She is the hopeful lady of my earth,
But woo her, gentle Paris, get her heart,
My will to her consent is but a part;
If she agree, within her scope of choice
Lies my consent, and fair according voice :
This night, I hold an old-accustom'd Feast,
Whereto I have invited many a guest,
Such as I love, and you, among the store,

; One more, most welcome, makes my number more. At my poor house, look to behold this night · Earth-treading stars that make dark heaven's light,


I She is the bopeful lady of my ever called his lands his earth. I

ear:b:] This line not in the will venture to propose a bold first edition.

Pope, change. The lady of his earıb is an ex- She is the hope and itay of my preffion not very intelligible, unless he means that she is heir to 2 Eartb-treading stars that make his estate, and I suppose no man dark heaven's light.] This


full years.

Such comfort as ’ do lusty young men feel,
When well-appareld April on the heel
Of limping Winter treads, ev’n such delight
Among fresh female buds shall you this night
Inherit at my house; hear all, all fee,
And like her moit, whose merit most shall be :
4 Which on 'more view of many, mine, being one,
May stand in number, tho’ in reck’ning none.
Come, go with me. Go, firrah, trudge about,
Through fair Verona ; find those persons out,
Whose names are written there; and to them say,
My house and welcome on their pleasure stay.

[Exeunt Capulet and Paris,


nonfenle should be reformed as much in an affembly of beau. thus,

te:, as young men feel in the month Earıh-treading flars that make of ripril, is surely to waste found dark EVEN light.

upon a very poor sentiment. I i... When the evening is dark read, and without stars, thele earthly Such comfort as do lufty yeomen fars supply their place, and light feel, it up. So again in this play, You shall feel from the fight and Her beauty hangs upon the cbeek conversation of those ladies, such of night,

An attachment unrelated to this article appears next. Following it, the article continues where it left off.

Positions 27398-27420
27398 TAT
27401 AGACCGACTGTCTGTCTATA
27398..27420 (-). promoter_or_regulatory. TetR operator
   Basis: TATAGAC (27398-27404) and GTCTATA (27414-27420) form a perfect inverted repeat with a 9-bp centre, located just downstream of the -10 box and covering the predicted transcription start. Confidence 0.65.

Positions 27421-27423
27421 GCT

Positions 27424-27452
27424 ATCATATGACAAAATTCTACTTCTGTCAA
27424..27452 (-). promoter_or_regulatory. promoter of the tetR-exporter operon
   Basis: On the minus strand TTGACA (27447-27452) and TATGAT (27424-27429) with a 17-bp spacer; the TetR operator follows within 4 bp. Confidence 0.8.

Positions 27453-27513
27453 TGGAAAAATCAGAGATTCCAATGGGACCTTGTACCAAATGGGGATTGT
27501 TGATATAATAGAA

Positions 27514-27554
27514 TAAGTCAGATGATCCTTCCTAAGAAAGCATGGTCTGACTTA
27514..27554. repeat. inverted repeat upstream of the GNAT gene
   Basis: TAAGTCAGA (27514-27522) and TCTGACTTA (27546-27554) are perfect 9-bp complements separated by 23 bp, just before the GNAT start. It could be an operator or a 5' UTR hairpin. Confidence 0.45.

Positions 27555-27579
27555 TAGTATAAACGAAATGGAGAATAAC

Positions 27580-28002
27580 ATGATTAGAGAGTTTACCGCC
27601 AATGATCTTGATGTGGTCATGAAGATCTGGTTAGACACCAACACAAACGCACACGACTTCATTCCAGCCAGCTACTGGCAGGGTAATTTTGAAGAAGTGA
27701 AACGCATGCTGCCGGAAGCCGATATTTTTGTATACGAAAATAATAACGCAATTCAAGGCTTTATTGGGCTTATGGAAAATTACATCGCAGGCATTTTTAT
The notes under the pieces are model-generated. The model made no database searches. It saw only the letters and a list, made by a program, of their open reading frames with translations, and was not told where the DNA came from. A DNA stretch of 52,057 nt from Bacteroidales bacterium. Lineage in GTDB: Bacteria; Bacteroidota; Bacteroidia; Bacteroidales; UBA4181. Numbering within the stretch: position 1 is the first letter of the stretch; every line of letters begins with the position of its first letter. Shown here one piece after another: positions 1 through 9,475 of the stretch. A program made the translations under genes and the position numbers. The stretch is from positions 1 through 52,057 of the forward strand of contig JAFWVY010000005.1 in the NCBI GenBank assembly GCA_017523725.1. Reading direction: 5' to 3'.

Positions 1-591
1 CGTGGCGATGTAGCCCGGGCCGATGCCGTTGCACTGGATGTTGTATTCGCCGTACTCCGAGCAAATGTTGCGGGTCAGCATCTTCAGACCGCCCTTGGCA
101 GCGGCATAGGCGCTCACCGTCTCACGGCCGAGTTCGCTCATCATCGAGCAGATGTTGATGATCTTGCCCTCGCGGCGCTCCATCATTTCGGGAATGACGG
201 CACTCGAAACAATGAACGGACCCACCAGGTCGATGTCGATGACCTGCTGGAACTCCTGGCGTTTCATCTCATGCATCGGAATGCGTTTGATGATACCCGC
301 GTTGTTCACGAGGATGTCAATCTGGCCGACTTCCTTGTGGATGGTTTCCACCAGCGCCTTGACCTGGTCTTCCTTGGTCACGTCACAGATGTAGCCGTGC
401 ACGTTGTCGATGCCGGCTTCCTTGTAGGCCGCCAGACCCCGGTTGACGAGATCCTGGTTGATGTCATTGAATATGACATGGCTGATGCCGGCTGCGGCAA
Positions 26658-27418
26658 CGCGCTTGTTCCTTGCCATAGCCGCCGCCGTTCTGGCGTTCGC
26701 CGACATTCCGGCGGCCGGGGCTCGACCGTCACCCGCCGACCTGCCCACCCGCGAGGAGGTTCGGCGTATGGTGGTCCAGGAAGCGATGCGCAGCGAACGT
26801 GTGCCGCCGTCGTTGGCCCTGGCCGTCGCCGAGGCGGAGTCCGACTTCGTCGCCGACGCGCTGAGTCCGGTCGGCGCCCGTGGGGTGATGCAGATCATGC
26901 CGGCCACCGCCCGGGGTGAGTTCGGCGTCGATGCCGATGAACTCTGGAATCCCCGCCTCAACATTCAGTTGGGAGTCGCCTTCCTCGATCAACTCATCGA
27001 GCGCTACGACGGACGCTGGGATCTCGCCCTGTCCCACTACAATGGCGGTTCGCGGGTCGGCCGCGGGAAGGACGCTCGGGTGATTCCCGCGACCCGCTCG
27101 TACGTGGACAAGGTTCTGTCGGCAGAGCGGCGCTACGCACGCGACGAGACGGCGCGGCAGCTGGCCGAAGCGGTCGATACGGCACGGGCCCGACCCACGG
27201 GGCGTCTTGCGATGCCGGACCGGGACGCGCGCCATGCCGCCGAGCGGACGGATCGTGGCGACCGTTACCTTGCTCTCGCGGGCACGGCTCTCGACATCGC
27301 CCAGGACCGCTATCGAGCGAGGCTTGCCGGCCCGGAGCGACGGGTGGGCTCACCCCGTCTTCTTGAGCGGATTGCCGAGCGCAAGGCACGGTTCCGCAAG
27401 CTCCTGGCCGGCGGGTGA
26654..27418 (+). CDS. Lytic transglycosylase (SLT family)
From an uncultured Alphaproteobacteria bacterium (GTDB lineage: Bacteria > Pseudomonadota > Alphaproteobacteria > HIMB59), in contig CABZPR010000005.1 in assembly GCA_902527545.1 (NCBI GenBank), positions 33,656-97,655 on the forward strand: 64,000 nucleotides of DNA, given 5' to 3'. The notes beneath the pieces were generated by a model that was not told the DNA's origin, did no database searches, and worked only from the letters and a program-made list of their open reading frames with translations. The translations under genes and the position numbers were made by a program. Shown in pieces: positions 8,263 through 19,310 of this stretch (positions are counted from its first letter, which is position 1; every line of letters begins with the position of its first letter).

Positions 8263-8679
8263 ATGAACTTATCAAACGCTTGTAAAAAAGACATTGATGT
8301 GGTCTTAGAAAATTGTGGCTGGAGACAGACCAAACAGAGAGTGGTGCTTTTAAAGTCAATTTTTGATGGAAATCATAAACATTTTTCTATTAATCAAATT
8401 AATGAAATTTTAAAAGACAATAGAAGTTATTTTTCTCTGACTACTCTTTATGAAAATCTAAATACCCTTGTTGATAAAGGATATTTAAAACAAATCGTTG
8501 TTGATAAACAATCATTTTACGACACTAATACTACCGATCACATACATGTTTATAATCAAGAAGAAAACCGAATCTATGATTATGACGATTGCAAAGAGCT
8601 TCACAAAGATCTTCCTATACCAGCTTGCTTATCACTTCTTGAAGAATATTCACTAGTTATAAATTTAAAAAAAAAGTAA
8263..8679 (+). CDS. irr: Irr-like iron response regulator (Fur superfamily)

hopes of happiness and such Like a rich jewel in an Erling's pleasure, as the farmer receives

WARBURTON. from the spring, when the plenty But why nonsense? Is any of the year begins, and the profthing more commonly said, than pect of the harveit fills him wich that beauties eclipse the sun! delight. Has not Pope the thought and 4 Which on more view of many, the word ?

mine, being one, Sol through white curtains finct May fand in number, tho' in a tim's ous ray,

reck’ning none] The first of And ope'd ih je eyes that myff these lines I do not underftand. eclipse che day.

The old folio gives no help ; the Both the old and the new read. pallige is there, W’hich one more ing are philosophical nonsense, view. I can offer nothing beto but they are both, and both e. ter than this: qually poetical fenfe.

Wishin your view of many, 3-do lufty young men feel,] To nine being one, fay, and to say in pompous May and in number, &c. wusds, that a young man fall fech